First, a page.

11. Forgive me, but I was only thinking of it's use from the perspective of a TPG to automate their grading process prior to encapsulation. Or to provide that post-grading QA phase like Big Nub referred to. For the record, I've always preferred two-pass blind verification systems in data capture processes - as if y'all cared. But as an application outside of the TPG environment is tempting. Like a tabletop box that could be used to grade a coin whether to sell it raw or determine likelihood of TPG results. I use an HP G4050 scanner at home currently which is about 20x14x5. The lighting is awful for coins but great for high quality photo & stamp renderings (4800x9600 dpi). It's older tech and soooo slow on the highest setting. If a coin grading box was created it'd have to be quicker and deeper to accommodate the multiple light sources - but not nearly as long or wide. Then you'd have the created issue that while you could patent the technology you couldn't guarantee that these same end users decide to use it to slab coins themselves with the grades the coin box comes to. Unless perhaps it's an enterprise application only and there's a user agreement where could they white label it. "Craw's Grading MS-67, powered by Bernard's CoinBOX". I mean, that's a whole other thread I didn't even consider. Dang. Well, I'm off to open a shipment of coins I just got back today so I'll be pondering this. Thanks, man!
  12. The issue with the date is interesting. I feel like you could approach it from 2 angles, 1. the date is simply a design element (device) and should be graded as such, the machine doesn't need to "read" the date, or 2. the date determines the library of imagery to reference and grading parameters to work within, so the date needs to be read by the machine (or input by operator) to start the grading process. If we approached the date as a design element then the grading across a whole series becomes standardized. But I feel like that's not the case in practice, high 90s % feeling. I know the Buffalo Nickel series best and the strike quality across years varies. Some year & mintmark combinations, 1925-S for instance, anecdotally get better grade results while lacking in overall strike depth/crispness. I believe I read a similar take on the Peace dollar series with the 1921 issue. Now, I get that in practice that means we're taking into account the quality of dies used for these YYYY/MM combos. With a worn die the outcome is going to have a lower ceiling. Or maybe it was a mechanical setting that year that lowered the pressure in the press. I get it. But that certainly makes it harder to explain to a novice, or machine, why a MS-63 for one YYYY/MM does not share the same attributes as another YYYY/MM in the same series. Or I could be wrong. Not the first time.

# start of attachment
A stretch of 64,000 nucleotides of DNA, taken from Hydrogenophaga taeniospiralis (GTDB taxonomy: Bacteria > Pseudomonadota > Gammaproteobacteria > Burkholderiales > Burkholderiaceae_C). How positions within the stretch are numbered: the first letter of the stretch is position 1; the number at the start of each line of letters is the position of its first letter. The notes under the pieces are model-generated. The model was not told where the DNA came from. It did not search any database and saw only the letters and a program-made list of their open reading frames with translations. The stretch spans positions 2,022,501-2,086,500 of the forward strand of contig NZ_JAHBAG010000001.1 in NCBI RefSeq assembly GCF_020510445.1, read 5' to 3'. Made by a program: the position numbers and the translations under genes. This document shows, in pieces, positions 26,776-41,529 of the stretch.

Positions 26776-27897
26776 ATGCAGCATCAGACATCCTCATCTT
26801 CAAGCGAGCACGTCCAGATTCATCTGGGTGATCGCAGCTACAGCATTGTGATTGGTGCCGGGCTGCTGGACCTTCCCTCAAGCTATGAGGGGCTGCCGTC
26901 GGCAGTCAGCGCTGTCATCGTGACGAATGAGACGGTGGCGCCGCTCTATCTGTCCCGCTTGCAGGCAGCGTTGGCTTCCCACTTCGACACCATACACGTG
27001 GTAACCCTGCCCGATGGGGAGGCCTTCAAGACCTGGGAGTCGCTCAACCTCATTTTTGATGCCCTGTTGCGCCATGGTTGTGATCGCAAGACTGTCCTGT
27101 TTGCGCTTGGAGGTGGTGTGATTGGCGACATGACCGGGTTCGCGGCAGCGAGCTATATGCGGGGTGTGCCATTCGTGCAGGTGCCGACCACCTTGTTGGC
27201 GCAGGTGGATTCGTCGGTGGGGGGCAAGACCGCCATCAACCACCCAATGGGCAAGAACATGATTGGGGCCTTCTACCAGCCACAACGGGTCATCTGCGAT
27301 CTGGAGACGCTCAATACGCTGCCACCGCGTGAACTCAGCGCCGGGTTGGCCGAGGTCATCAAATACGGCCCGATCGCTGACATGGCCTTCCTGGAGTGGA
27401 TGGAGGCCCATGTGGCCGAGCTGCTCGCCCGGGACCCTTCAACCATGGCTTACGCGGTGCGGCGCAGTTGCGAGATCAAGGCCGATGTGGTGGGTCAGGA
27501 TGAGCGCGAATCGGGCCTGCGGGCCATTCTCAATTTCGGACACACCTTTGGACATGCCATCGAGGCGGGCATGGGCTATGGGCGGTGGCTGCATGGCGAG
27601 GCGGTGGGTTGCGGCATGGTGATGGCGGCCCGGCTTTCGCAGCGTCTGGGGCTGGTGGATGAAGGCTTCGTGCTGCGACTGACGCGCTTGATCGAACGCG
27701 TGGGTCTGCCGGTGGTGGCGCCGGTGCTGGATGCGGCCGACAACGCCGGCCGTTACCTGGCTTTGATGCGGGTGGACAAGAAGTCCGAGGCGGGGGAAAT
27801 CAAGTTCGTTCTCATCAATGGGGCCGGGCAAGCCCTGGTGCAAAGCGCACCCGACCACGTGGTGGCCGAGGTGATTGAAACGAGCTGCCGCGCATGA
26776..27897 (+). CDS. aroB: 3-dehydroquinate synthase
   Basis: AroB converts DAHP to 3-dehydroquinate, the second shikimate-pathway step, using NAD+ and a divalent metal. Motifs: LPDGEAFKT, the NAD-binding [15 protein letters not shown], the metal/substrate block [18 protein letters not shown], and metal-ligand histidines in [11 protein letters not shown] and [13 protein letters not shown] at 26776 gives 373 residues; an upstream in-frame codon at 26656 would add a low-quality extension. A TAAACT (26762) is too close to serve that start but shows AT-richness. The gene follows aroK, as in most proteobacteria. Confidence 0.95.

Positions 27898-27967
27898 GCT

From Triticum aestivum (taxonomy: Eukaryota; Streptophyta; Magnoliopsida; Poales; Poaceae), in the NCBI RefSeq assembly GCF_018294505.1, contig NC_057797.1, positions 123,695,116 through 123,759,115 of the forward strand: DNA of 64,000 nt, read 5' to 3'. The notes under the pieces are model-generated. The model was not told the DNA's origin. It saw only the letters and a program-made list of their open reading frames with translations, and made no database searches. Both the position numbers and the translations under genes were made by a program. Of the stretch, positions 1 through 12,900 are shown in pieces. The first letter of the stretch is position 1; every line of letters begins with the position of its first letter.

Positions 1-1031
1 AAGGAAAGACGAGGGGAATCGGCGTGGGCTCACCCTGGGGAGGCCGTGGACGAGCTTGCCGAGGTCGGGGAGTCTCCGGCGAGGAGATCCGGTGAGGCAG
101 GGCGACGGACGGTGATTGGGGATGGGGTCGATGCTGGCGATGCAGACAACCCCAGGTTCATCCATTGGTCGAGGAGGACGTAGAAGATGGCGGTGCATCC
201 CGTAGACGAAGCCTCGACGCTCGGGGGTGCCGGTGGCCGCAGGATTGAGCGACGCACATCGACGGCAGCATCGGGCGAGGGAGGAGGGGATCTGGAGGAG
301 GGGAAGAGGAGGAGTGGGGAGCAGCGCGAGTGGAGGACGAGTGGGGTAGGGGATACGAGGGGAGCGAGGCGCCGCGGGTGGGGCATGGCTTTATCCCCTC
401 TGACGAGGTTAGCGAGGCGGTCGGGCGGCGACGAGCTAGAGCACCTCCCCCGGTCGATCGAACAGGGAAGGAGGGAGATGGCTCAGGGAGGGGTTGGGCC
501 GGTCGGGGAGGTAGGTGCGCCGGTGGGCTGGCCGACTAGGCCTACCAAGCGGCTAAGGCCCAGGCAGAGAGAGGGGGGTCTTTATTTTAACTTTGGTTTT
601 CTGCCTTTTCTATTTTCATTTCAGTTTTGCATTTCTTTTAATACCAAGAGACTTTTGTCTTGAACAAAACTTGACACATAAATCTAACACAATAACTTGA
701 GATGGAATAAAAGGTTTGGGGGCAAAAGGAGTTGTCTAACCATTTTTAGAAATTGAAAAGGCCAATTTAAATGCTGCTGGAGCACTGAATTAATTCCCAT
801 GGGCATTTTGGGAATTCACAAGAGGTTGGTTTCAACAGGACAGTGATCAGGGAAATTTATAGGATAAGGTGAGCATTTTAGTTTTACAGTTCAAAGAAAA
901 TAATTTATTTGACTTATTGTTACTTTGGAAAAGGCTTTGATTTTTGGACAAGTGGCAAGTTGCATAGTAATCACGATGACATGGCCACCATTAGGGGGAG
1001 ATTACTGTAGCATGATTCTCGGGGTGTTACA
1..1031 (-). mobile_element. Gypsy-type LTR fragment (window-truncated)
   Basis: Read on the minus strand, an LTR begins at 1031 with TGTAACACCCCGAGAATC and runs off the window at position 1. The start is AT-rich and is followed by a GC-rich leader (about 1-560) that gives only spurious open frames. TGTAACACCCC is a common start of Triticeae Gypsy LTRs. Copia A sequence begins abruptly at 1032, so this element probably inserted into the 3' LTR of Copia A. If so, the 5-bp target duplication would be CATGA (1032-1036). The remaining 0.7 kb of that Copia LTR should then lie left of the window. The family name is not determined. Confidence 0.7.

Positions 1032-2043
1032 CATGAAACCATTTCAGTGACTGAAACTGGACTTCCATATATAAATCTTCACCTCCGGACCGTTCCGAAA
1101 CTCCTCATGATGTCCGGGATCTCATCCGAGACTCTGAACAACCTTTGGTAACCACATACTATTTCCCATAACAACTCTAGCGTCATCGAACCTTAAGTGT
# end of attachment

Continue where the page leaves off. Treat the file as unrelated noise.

13. To parrot those at the beginning of the industrial revolution, a computer doesn't get sick. It doesn't take vacation. It can work continuously (save for scheduled update intervals). It doesn't require salary nor benefits. .... Glad to see that you've found joy in this @bernard55! That patent they let expire is an interesting read. I might be busy with that the rest of the afternoon.
  14. Too quick on initial response. Common on zinc cents. Plate bubbling or machine doubling, but no premium.
  15. Oh, really? But you had time to edit the post? If you have a hypothesis to share or correct answer to your riddle to reveal then do so. Otherwise you're just stirring the pot seeking attention. I don't know the series that well but I'll play the game so here's my 3 guesses. 1. Gold is soft. Higher chance for a pre-strike and/or post-strike flaw. 2. Europeans haven't embraced third party grading to the same extent so the coins may be out there raw. (purely anecdotal) 3. If we're looking at the period of 1899-1906 there were 2 world wars on the continent as well as other conflicts. If the best examples didn't leave the continent prior to the wars they faced an uphill battle being fully preserved.